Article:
A Handbook of the Boer War eBook

This eBook from the Gutenberg Project consists of approximately 357 pages of information about A Handbook of the Boer War.

It happened that the point of convergence lay near the spot, not far from Reitz, where De Wet and Steyn were in hiding.  The propinquity of the columns drove them out of their retreat, and taking a circuitous route past Heilbron and thence along the left bank of the Vaal they crossed the river near Commando Drift, and on March 17 joined Delarey near Wolmaranstad in the Transvaal.  Little was done after the junction of the two sets of columns, and they returned to the railway on March 11, with a stray commando in front of them, which easily rushed the blockhouse line near Heilbron.  A portion of the troops was hastily withdrawn to deal with the crisis in the Transvaal.

Hardly had the dust raised by the trampling of the third drive settled down upon the veld when the fourth drive was in progress, and 14,000 men on a front which stretched from one blockhouse line to the other were plodding eastward to the Drakensberg.  It was held up for a time by two rivers in spate, the Wilge and the Liebenberg’s, and when released it trudged on to the mountain range, where on April 5 its components were dissolved, having disposed of less than 100 of the enemy.

Yet one more drive, the fifth and last of the series, was called for.  Early in May Bruce Hamilton swooped down from the Eastern Transvaal upon the harassed land, and in co-operation with Elliott worried it for the space of ten days.  Many small parties of Boers broke through—­the last wriggle in the Orange River Colony.

II.  EASTERN TRANSVAAL

[Sidenote:  Map p. 292]

The episode of Bakenlaagte called for vigorous measures to be taken against Botha and the men of the high veld in the Eastern Transvaal; and in November, 1901, a second and revised edition of French’s programme at the beginning of the year was issued.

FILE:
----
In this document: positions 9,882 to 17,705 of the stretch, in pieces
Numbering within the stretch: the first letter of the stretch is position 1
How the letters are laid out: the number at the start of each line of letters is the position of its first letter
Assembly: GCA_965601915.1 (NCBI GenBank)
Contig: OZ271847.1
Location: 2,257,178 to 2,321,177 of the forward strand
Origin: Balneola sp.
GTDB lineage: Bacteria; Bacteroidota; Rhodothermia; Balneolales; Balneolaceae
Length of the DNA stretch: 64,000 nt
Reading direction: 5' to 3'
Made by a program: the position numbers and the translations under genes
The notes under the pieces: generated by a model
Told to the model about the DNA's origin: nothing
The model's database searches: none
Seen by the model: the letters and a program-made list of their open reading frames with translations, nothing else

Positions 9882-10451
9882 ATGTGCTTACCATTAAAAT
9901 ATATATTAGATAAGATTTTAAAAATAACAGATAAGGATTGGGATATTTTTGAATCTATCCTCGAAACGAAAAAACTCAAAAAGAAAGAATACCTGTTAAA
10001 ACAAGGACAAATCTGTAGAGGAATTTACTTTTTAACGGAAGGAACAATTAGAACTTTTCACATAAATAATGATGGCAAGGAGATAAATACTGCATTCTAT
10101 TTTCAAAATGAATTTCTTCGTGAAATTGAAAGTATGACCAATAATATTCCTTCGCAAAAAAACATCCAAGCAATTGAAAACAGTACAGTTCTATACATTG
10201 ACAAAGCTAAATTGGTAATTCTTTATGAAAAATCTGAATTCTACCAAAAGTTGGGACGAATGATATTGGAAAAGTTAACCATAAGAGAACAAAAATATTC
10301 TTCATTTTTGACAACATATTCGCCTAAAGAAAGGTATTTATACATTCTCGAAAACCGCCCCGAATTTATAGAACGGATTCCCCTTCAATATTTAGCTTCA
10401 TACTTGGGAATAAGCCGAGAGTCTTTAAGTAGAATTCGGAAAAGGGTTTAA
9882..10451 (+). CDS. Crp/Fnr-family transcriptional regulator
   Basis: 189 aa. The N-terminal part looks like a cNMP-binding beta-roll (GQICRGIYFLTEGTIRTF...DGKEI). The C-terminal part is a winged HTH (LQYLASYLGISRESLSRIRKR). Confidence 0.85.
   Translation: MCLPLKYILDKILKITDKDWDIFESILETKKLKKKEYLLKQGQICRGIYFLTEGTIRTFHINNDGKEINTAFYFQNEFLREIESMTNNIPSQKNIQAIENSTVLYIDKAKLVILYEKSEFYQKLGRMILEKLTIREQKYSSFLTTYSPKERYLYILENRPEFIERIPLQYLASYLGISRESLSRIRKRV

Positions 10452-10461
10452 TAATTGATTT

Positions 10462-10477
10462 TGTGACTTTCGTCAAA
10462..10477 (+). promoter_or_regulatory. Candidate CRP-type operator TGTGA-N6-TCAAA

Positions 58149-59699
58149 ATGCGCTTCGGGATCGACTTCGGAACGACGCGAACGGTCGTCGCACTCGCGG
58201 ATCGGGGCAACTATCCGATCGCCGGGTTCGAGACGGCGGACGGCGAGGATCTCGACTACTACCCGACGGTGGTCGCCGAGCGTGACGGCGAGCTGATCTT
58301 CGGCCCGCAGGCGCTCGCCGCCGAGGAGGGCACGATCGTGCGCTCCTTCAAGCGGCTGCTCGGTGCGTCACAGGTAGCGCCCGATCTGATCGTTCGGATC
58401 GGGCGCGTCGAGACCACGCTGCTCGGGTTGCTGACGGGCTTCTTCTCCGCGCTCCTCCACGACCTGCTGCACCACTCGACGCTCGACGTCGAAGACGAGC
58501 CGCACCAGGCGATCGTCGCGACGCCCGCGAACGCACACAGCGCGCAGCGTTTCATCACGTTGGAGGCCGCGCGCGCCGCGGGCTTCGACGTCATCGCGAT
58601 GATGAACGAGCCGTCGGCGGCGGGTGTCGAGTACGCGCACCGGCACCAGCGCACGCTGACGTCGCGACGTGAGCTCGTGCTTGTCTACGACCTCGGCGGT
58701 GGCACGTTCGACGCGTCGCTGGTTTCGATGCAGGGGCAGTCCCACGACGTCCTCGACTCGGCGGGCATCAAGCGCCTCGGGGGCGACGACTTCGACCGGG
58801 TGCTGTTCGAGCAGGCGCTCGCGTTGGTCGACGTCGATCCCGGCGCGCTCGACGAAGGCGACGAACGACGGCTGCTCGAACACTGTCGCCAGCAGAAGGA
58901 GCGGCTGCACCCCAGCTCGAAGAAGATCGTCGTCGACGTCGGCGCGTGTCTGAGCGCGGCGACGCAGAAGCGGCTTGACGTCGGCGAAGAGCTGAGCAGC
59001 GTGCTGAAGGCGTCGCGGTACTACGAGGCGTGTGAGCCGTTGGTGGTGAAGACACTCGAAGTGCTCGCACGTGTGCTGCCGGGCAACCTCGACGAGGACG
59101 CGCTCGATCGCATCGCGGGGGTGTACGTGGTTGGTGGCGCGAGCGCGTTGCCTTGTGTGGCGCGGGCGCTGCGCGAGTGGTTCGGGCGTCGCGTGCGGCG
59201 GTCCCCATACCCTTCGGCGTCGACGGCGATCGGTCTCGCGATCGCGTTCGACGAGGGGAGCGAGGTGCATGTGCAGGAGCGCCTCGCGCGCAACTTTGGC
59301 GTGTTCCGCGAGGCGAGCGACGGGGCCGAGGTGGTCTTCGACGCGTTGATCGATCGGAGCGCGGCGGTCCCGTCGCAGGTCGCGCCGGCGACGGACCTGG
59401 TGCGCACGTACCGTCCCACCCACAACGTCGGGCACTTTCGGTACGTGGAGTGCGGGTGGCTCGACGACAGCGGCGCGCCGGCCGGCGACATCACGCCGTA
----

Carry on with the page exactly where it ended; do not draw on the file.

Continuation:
The new campaign was placed in charge of Bruce Hamilton, and the general idea, at least in its earlier movement, was the same as that furnished to French, namely the outward sweep of columns having for its object the rounding-up, pursuit towards the Swaziland border, and capture of the various guerilla commandos, which with the Transvaal Government in their midst haunted the Ermelo and Bethal districts.

Bruce Hamilton, with 15,000 men in twelve columns, either under his immediate command or co-operating with him, started on November 16, his immediate objective being the same as French’s ten months before, namely, Botha on the high veld.  He advanced the Constabulary posts fifteen miles, so that the line now ran between Brugspruit and Waterval; and proceeded to carry out a movement on Ermelo, in which he was supported on either flank by columns acting from the Natal and Delagoa Bay Railways.  Botha, however, had had warning of his approach, and having conducted the Transvaal Government out of the area of immediate danger and dispatched it to its old seat at Paardeplatz, returned to deal with Bruce Hamilton, who, on reaching Ermelo on December 3, found, as French had found in February, that he had nothing to strike at.  The Transvaal Government had vanished, and Botha and his chief lieutenant, P. Viljoen, instead of being on the run towards Swaziland, had broken back and were now behind him.

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A Handbook of the Boer War from Project Gutenberg. Public domain.
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